A screen shot from Going All the Way, that was filmed in Indianapolis - SUBMITTED
  • submitted
  • A screen shot from Going All the Way, that was filmed in Indianapolis

So I go ... it's a TWA plane going to Indianapolis, Kansas City and San Fransisco. We get on the plane and we are up about 20 minutes, and the pilot says, "We have to make an emergency landing in Pittsburgh." I look back and one of the flight attendants yells to another one in the plane ... and you could tell she was panicked ... we land in this emergency airfield in Pittsburgh. And there's cops, fire engines lined up. And we're pushing each other to get off the plane, and we are going to this block house. People are standing around saying, "what happened? What was it?" The pilot or co-polite said ... somebody phoned in a bomb threat. And they said that plane will never get to Indianapolis. So I am thinking, it didn't say it wouldn't get to Kansas City or San Francisco ... I turned a woman next to me and said, "This is going to sound crazy, but," and I poured out my whole story about Going All the Way ... and she says "well, Mr. Wakefield, I am from Bloomington, and if I were you I would go back to New York." And I did.

NUVO: Do you think they were calling in the bomb threat for you?

Wakefield: All I know is there were too many bad omens. I'll never know ... I didn't officially come back here — well, I would come in under cover of night and see my parents. But ... I didn't come back here publicly until 1987. And I was invited by a woman at the Central Library, named Ophilia Roupe ... and said, "we would like for you to come back and speak at the library." I said, "do you think it's safe now?" And she said, "Oh come on, everyone is over that. We use Going All the Way in books clubs at the library and really everybody would love to have you come back." She convinced me. She wanted me to write something for the newsletter saying I was coming back ... and I remember the first sentence was "I come in peace."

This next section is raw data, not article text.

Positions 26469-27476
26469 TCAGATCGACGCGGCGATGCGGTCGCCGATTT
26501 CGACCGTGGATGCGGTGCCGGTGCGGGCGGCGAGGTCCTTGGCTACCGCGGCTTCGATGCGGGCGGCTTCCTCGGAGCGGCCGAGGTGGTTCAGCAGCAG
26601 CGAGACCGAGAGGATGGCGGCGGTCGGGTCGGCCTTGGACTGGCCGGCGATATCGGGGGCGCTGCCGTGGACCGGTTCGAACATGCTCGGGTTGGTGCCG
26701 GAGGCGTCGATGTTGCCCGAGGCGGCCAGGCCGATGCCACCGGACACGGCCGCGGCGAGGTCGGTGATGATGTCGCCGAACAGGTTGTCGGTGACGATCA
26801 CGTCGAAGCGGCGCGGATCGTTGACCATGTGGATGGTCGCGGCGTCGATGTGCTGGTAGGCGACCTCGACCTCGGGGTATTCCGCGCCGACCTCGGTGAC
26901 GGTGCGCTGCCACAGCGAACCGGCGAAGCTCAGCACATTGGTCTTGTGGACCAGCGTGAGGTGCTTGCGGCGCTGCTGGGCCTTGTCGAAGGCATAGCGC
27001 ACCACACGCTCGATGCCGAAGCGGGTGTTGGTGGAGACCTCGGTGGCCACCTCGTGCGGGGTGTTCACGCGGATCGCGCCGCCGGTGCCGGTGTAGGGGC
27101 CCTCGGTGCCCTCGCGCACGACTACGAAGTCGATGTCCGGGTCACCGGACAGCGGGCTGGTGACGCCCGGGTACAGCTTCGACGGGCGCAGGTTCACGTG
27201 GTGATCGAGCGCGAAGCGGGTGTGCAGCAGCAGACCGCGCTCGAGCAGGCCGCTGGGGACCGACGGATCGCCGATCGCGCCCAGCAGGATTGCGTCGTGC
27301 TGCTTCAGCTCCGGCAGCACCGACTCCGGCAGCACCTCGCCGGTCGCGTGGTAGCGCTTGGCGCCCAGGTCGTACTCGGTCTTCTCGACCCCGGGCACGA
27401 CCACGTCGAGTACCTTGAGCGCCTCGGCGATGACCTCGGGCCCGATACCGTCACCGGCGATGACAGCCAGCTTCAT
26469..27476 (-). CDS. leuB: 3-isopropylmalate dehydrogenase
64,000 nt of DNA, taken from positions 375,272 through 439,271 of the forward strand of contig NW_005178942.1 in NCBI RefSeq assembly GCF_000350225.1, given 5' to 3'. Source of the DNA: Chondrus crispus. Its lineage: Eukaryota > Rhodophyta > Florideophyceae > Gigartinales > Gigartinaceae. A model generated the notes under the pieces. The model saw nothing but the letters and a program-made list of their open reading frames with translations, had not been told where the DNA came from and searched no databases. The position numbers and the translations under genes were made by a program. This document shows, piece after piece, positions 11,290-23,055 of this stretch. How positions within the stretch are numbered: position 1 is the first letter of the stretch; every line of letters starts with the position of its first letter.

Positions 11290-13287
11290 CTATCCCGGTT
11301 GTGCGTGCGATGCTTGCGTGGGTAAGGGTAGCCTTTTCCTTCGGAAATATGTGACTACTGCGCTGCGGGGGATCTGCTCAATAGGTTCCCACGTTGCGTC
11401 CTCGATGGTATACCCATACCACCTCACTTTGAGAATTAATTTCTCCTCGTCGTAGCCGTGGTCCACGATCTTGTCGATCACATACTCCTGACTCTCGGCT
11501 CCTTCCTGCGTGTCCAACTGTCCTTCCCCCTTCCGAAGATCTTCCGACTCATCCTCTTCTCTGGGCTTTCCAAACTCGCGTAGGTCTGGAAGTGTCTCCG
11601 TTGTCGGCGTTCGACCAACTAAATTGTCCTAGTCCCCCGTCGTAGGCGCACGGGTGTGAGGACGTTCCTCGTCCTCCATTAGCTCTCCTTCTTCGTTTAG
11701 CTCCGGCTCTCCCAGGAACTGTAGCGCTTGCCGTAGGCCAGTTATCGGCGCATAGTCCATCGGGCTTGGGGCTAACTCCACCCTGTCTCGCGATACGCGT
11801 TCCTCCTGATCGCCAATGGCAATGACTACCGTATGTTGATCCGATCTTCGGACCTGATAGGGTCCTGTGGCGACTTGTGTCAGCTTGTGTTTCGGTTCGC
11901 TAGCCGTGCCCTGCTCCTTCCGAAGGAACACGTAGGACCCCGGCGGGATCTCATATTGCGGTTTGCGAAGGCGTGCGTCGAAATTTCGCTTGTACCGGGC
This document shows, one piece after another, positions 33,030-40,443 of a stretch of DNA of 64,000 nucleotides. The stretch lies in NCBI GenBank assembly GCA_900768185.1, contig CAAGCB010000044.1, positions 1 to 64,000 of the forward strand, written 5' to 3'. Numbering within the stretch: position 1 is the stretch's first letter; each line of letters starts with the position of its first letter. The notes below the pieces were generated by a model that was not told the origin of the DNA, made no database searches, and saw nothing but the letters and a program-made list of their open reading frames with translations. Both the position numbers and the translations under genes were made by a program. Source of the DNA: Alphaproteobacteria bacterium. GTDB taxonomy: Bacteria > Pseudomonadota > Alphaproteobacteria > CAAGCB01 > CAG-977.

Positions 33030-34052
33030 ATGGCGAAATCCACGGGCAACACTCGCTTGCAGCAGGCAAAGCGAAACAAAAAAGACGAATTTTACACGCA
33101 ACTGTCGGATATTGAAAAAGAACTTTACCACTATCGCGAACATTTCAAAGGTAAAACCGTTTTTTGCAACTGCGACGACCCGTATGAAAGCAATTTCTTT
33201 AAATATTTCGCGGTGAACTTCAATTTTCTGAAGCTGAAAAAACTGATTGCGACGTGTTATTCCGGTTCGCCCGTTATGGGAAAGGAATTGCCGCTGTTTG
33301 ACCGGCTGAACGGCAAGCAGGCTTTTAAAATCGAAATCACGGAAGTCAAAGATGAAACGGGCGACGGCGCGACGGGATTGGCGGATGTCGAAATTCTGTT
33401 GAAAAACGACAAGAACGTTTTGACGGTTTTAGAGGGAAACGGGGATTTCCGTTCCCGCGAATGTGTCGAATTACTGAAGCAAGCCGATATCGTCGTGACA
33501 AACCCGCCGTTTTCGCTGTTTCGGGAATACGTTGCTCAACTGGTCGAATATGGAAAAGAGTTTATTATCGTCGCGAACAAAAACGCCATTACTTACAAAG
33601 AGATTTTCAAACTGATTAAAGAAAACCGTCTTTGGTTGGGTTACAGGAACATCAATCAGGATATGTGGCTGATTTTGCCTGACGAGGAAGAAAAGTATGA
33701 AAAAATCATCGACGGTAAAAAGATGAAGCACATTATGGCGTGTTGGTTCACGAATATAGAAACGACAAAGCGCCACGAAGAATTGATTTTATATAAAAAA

Kurt Vonnegut books.
  • Kurt Vonnegut books.

NUVO: Have you and Vonnegut ever discussed banned books or Slaughterhouse Five?

Wakefield: In the letters book there is this great letter that he wrote to the head of the school board in Drake, North Dakota — where they had not only banned his book but they burned the book in the high school library. That letter, that says it all. Do you know that letter?